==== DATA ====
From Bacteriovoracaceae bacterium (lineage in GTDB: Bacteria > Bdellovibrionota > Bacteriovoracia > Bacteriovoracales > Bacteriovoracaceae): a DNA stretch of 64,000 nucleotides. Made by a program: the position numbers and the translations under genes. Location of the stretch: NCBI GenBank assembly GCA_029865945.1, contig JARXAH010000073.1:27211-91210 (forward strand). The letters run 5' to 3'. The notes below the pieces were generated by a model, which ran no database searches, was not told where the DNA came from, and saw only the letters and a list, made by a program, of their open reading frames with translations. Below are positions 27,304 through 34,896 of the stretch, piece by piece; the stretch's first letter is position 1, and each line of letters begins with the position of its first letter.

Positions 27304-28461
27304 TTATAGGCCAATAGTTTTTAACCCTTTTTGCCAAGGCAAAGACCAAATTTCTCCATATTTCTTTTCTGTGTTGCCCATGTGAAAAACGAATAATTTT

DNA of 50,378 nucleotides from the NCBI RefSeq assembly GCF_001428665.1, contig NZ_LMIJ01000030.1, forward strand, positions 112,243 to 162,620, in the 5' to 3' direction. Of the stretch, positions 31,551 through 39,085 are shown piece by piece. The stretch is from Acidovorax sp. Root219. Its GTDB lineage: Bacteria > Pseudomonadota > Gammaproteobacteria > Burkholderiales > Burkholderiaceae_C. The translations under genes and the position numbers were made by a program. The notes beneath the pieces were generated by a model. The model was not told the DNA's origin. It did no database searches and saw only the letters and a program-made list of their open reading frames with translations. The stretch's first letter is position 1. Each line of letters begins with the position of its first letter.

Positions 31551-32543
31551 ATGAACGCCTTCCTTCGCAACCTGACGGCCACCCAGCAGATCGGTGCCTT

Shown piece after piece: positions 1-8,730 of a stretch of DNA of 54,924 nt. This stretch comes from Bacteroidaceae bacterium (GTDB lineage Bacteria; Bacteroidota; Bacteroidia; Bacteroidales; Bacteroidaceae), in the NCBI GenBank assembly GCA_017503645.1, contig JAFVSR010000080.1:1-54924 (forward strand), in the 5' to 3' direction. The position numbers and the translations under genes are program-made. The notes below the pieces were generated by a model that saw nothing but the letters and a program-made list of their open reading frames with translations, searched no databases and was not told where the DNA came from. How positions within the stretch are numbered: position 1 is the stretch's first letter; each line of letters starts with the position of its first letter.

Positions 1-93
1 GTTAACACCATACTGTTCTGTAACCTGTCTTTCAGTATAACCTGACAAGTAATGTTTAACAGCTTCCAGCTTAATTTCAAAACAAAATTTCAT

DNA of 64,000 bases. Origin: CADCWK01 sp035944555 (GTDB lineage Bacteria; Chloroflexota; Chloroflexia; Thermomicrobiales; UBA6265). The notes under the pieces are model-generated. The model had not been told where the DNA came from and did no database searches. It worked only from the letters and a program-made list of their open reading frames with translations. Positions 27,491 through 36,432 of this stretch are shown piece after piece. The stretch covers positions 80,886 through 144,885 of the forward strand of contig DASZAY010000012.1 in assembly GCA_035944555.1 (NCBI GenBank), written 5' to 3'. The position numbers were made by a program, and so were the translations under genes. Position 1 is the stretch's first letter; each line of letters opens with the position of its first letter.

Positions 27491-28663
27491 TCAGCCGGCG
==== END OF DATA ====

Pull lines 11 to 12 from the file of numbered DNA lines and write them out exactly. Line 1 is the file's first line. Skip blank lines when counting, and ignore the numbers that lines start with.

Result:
Positions 27491-28663
27491 TCAGCCGGCG